“In the few hours right before the storm hit I was in my apartment and there was all this crazy sound going on outside,” says Lee Ranaldo. “As the winds got stronger, before the real height of the storm, I kept listening and it sounded like music outside. It sounded like all these weird strings or voices, just all these different tones going on outside the window. They were sometimes very dissonant and sometimes very melodic.”

Such are the origins of Hurricane Transcriptions – the fascinating orchestral piece which former Sonic Youth guitarist Ranaldo will perform at Sydney Festival. Utilising the talents of Sydney’s 15-piece Ensemble Offspring, the show will re-enact the symphony perceived by Ranaldo when Hurricane Sandy hit New York City in late 2012. It’s not exactly an abstract reimagining of these sounds, as Ranaldo explains: “I got all my rain gear on and went out with my handheld recorder. I was over by the western edge of Manhattan and the river was starting to spill onto the highway. It was just starting to get to the real serious point where flooding was going to start. I recorded a bunch of sound and came home and transcribed the notes onto a piano.”

It shouldn’t come as a major surprise that Sonic Youth’s innovative axeman is bringing an avant-garde orchestral piece to town. Dating right back to his 1987 solo debut From Here To Infinity, Ranaldo’s extracurricular activities during Sonic Youth’s 30-year career were generally freeform instrumental experiments. He says Hurricane Transcriptions won’t be purely an imitation of nature. “As this piece developed I was also developing all these songs. I wanted to incorporate some of these songs and get the ensemble to try to deal with both sides of the coin, the kind of abstract music they’re more used to playing and then some songs as well.”

Ranaldo certainly hasn’t faced any songwriting difficulties in recent years. In October he dropped Last Night On Earth, his second solo LP since Sonic Youth’s abrupt split in 2011 (the first being last year’s Between The Times And The Tides). These two records differ from all of Ranaldo’s previous solo outings by employing conventional song structures and vocal melodies. Ranaldo explains how his solo renaissance developed.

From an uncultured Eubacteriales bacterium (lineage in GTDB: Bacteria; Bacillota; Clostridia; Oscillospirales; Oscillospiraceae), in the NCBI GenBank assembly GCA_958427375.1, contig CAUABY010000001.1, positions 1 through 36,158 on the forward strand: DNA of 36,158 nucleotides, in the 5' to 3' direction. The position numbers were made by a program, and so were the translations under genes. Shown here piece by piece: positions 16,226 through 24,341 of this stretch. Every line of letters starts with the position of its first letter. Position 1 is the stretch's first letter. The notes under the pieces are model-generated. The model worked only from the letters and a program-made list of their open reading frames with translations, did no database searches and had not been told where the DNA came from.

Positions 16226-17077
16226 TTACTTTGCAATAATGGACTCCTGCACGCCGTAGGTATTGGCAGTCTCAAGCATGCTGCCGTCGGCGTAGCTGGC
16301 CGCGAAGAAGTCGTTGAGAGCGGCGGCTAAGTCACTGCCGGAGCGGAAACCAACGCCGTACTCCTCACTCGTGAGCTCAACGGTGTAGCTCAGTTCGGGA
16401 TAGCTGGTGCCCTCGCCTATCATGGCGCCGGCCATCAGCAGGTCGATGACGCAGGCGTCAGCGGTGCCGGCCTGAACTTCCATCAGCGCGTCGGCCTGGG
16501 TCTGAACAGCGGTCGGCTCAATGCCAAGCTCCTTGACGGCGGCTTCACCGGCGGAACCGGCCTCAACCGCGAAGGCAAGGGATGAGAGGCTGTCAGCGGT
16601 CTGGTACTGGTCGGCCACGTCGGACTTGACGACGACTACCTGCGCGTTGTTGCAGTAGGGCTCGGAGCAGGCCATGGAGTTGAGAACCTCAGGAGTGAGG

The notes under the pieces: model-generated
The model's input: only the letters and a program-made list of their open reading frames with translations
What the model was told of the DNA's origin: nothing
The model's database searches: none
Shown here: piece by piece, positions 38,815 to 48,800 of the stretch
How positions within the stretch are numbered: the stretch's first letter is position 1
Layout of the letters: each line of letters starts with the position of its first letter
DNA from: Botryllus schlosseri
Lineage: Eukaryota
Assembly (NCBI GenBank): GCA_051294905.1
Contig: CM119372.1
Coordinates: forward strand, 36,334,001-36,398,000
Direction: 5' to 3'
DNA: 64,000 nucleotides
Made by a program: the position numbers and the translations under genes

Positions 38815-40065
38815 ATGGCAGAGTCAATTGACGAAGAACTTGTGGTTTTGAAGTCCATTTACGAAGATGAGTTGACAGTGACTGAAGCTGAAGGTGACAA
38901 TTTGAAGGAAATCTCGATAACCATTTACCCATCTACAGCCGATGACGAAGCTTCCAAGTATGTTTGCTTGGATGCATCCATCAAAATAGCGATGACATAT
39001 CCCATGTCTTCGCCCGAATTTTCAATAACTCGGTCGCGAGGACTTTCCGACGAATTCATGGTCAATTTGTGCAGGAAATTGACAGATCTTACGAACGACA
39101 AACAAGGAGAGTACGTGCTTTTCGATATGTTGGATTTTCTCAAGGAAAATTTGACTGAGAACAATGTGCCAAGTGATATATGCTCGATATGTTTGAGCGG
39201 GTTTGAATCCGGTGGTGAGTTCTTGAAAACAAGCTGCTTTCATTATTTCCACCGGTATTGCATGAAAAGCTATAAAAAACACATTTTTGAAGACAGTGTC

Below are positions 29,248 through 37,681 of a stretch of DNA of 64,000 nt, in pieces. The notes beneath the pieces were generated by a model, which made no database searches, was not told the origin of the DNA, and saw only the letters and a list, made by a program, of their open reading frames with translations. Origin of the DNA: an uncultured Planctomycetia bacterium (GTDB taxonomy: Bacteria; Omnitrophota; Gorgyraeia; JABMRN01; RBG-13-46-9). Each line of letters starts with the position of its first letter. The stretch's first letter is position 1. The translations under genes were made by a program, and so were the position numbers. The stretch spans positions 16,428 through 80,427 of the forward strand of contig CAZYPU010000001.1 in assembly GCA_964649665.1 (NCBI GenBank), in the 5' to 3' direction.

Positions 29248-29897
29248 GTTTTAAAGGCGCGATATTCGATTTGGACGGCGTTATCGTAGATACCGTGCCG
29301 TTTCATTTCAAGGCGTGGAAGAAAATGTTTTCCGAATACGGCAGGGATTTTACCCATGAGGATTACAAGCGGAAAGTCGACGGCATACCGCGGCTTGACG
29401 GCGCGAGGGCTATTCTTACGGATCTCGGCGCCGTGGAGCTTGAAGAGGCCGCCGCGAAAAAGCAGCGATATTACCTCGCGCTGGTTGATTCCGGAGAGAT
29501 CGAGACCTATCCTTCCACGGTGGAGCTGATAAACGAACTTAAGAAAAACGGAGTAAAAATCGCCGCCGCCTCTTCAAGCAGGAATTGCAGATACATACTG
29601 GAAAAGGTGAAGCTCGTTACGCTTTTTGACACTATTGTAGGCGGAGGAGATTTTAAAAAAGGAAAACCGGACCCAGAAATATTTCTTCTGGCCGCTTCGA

“There was a point there, before we got started on that [Between The Times] record, where Sonic Youth wasn’t working a lot. We were still very much a band at that point – before all the stuff between Thurston [Moore] and Kim [Gordon] even was revealed to Steve [Shelley] and I – we were just in a downtime period.

“I started writing these songs and it just grew from one thing to the next. As it turned out, with what was going on with those guys, it was a great time for me to get a record done because it allowed me to have this project to plug right into when Sonic Youth shut down.”

Last Night On Earth largely takes its cues from the sprawling guitar escapades of the Grateful Dead, while Between The Times And The Tides is the most intimate collection of songs Ranaldo has ever released. It’s not exactly an earnest confessional, but Ranaldo did leave out the clamour of electricity that dominated the majority of his previous output. “I wanted to make a very personal record in line with the kind of records that I hear from singer-songwriters that I like, whether it’s older ones like Joni Mitchell, Neil Young or Leonard Cohen to more recent people like Cat Power, Bill Callahan or Will Oldham.”

Ranaldo’s turn inward on that record reflected the lone manner of construction, which was a major shift from Sonic Youth’s collaborative method. “Sonic Youth was in many ways the most democratic of bands, in terms of everyone’s input being recognised and everyone contributing to the songwriting and the shape of the songs. [On] a solo record, I’m much more in the director’s seat with this stuff, calling the shots or [saying] ‘I like this,’ or ‘I don’t like that.’”

Ranaldo was the sole conductor of Between The Times, but his highly capable backing band The Dust joined him for Last Night On Earth. The Dust comprises Sonic Youth’s Steve Shelley on drums, along with guitarist Alan Licht and bass player Tim Lüntzel, and Ranaldo acknowledges it as a unified band project.

“When the time came to record [Last Night On Earth], I definitely felt like I was bringing the songs to a working band. We spent a lot of time arranging them for the band, just by playing them a lot in the studio. The first record I sketched out and I did the basic tracks and then brought all these different players in to play on top of it. This record we started from the ground up.”

For the best part of three decades Sonic Youth defied genre labels and existed in their own ever-evolving category. However, rather than feeling pressure to stamp into new territory, Ranaldo’s current solo work gathers inspiration from the past. Even Hurricane Transcriptions, his latest venture, has fairly humble origins – and Ranaldo admits he’s taking a Zen approach to songwriting these days.

“I’ve been letting it flow wherever it wants to go and not worrying about what genre it is, or if it’s a slow song or a simple song or a really complicated song. I’ve been just letting them develop as they would.”


Lee Ranaldo will perform Hurricane Transcriptions alongside Mike Patton’s Laborintus IIat City Recital Hall Angel Place for Sydney Festival on Thursday January 16.Last Night On Earth is out now through Matador/Remote Control.

Tell Us What You Think